Introduction Palliative sedation is sometimes used to manage refractory symptoms in adult palliative care patients in the UK. However, there is limited knowledge regarding which observational tools are most appropriate for monitoring the effects of sedative drugs. This review is a part of the I-CAN-CARE, a Marie Curie funded research programme.
Objective To identify and critique primary studies describing the use of observational measures to assess the depth of sedation at the end of life.
Methods We searched six databases (CENTRAL, Cinahl, Embase, Medline, PsychINFO, Scopus, and Web of Science) until November 2016, using search terms combining subject headings and free-text terms. Primary studies reporting on the use of observational measures to assess the effect of palliative sedation were eligible for inclusion. Two investigators independently reviewed the titles, abstracts and full-text articles retrieved, and performed the data extraction. From the included papers, a list of observational tools, their characteristics and the degree to which they have been validated, using the COSMIN checklist (Mokkink et al., 2010), will be generated.
Results to-date The searches yielded 10 208 articles after removing duplicates. The majority of studies meeting the inclusion criteria and discussing the monitoring of sedation reported using observational measures for assessing not only depth of sedation but also symptom severity. Of the identified scales assessing management of intractable symptoms, only one had been validated for palliative care settings. Five measures assessing level of consciousness had undergone partial validation for use in palliative care. Six of the observational measures identified had been evaluated for their psychometric properties in single study populations.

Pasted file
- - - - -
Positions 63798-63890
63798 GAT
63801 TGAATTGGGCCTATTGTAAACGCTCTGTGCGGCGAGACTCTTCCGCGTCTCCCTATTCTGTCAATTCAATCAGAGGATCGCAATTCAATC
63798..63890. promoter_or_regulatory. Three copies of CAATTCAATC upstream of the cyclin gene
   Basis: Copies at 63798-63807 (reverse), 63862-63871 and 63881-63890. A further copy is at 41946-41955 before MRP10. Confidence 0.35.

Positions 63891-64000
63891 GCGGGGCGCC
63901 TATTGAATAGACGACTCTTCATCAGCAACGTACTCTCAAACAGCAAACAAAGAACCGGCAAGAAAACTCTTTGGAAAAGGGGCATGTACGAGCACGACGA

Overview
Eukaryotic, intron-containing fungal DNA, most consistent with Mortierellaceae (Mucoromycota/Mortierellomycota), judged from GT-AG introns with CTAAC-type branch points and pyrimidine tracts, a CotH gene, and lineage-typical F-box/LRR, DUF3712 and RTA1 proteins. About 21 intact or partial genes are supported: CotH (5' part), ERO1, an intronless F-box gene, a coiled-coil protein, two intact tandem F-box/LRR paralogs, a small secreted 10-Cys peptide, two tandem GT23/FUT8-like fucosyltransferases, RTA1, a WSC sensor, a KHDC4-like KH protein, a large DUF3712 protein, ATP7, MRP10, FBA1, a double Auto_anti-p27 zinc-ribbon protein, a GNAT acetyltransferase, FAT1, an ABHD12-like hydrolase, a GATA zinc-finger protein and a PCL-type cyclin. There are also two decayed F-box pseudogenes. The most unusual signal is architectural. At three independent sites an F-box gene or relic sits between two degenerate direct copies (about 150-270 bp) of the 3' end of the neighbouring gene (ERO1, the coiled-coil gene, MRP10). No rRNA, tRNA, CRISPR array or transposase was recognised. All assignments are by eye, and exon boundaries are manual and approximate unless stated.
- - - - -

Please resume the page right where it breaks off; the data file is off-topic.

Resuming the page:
Conclusions Few measures for monitoring sedation have been evaluated for their psychometric properties in palliative care. Next steps will be a detailed evaluation of the overall quality of the studies identified, and of the validity and reliability of the scales used. Definitive results will become available in February 2017.
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